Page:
The questionnaire consisted of a socio-demographic section that included age, gender, level of education, marital status, and residence. The second section (screening tool) included questions about COVID-19 and its possible effect on social life and behavior in order to assess the level of impairment the pandemic has caused. The questionnaire was borrowed from the “Australian National COVID-19 mental health, behavior and risk communication survey” [10] with some modifications to suit the Iraqi culture. These questions included ability to work, ability to study, home management (cleaning, tidying, shopping, cooking, looking after home or children, paying bills), and also social leisure activities (with other people), such as parties, bars, clubs, outings, visits, and home entertainment, in addition to private leisure activities (activities that are done alone) such as reading, gardening, sewing, and walking alone, on a scale ranging from “not at all impaired” to “very severely impaired” during the last 6 months.

The last group of questions was to illustrate the effect of COVID-19 on participants’ mental health such as feeling nervous, anxious, stressed, or worried; having trouble sleeping or nightmares related to the coronavirus; and feeling sad or depressed during the last 6 months, with 5° Likert scale (from not at all to all of the time) [11]. The questionnaire was translated from English to Arabic, then to English to enhance validity. Data were collected electronically using the survey monkey program.

Ethical consideration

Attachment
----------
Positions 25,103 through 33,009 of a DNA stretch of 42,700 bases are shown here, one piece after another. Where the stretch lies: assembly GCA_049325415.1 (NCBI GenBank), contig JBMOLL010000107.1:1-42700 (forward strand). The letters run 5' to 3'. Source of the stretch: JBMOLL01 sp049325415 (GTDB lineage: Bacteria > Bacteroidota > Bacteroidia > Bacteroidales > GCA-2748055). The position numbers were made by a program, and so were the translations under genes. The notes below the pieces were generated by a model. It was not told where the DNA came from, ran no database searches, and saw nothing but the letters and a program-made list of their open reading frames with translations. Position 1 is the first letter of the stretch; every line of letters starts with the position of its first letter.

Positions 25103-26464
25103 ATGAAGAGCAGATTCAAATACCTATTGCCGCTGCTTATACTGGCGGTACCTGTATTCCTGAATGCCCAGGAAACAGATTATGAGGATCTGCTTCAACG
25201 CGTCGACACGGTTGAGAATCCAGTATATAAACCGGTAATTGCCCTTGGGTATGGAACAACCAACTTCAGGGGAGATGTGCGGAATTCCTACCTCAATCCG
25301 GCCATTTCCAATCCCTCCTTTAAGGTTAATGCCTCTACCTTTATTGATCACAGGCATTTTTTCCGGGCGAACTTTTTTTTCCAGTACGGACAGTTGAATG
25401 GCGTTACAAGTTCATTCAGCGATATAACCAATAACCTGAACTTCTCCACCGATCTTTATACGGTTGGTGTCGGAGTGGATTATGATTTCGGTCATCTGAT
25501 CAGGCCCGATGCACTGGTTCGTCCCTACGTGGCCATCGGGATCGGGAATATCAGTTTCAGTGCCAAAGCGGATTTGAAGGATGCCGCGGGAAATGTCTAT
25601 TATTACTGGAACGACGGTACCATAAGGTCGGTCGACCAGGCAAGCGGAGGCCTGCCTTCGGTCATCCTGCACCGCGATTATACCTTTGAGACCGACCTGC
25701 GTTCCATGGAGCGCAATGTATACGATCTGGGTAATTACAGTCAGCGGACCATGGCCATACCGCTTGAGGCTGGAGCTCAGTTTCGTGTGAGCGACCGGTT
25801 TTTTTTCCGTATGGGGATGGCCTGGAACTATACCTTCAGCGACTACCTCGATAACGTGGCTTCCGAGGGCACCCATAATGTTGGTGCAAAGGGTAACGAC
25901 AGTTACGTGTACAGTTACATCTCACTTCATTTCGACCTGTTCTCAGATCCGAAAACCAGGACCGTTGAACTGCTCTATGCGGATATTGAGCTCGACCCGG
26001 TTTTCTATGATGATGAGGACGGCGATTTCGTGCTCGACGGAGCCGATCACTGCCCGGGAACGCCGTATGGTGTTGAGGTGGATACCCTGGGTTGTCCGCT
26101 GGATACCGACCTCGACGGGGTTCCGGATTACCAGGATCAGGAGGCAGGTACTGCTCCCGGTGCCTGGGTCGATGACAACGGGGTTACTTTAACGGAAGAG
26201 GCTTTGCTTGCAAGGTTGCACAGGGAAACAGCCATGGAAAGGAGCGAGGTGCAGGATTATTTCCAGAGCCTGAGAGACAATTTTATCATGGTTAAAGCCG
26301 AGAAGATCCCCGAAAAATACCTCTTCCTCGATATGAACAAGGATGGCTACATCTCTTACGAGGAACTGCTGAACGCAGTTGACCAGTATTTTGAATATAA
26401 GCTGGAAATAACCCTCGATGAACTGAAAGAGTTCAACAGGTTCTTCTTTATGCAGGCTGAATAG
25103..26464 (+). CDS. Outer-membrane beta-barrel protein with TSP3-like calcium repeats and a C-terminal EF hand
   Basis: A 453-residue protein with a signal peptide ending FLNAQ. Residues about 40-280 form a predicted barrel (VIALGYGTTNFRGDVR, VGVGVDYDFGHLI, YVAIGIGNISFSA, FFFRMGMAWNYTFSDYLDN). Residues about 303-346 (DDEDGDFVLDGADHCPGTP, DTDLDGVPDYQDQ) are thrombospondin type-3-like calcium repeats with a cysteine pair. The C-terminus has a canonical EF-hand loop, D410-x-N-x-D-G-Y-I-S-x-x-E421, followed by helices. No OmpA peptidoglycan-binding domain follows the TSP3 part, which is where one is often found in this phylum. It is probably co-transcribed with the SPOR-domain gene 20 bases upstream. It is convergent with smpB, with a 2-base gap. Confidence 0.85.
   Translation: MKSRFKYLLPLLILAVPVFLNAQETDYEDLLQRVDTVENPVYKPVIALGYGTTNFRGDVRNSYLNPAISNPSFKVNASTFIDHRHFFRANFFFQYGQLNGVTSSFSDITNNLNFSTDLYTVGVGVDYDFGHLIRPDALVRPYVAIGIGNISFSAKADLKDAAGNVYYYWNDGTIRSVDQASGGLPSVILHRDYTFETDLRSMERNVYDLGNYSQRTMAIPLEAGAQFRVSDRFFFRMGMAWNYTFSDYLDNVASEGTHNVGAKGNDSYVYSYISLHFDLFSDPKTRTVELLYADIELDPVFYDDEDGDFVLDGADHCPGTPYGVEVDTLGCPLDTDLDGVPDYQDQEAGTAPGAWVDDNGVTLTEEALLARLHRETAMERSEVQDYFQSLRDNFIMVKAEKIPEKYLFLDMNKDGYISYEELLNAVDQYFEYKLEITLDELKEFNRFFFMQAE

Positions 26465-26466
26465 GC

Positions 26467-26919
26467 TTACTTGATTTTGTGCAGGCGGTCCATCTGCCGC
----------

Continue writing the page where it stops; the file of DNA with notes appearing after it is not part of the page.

At the top of the questionnaire form, a paragraph was added that refers to the consent of the participants to be involved in the survey after explaining to them its purpose and assuring the confidentiality of the information they give. The final ethical approval for the implementation of the study was obtained from the Scientific and Ethical Committee of the Medical College/University of Fallujah.

Statistical analysis

Data were presented as numbers and percentages. Chi-square test was used to assess the significance of association between variables with a cutoff point of p value < 0.05 to be considered as significant.


A total of 762 youth was collected from different governorates, mainly Baghdad (50%), 66.1% of whom were females and 93.1% were single, and their mean age was 20.75 + 2.33—more details about the socio-demographic characteristics are shown in Table 1 which also demonstrates that 4% of the respondents were diagnosed as having coronavirus infection, 22.2% had a family member or know someone who had coronavirus, and 15.6% reported having a family member or knowing someone who died from coronavirus.

Table 1 Socio-demographical characteristics of the sample

Table 2 shows that 40.4% of the respondents reported severely impaired social leisure activities (group activities), such as parties, celebrations, outings, visits, or home entertainment; 14.7% expressed severely impaired private leisure activities; and 15.5% of the participants had severely impaired ability to form and maintain close relationships during the period of the pandemic.

Table 2 Levels for social impairment caused by coronavirus pandemic

Table 3 clarifies that 18% of the respondents reported a continuous feeling of nervousness, anxiety, stress, or exaggerated worries about coronavirus, while 24.9% are feeling sad or depressed all the time; 35.8% of the participants had anxiety about COVID-19 in (most/all of the time); and 41.2% reported COVID-related depression in (most/all of the time).

Table 3 Statistics of mental health symptoms associated with COVID-19 pandemic

The results also revealed that 26.4% of the female respondents had depression symptoms (all of the time) associated with COVID-19 versus 22.5% males with no significant gender difference (Table 3).


Assessing the hazards of an infectious disease is usually a vital concern in epidemiology [12]. However, the rapid spread of an infectious disease is usually associated with anxiety, fear, psychological distress, and other mental symptoms [13].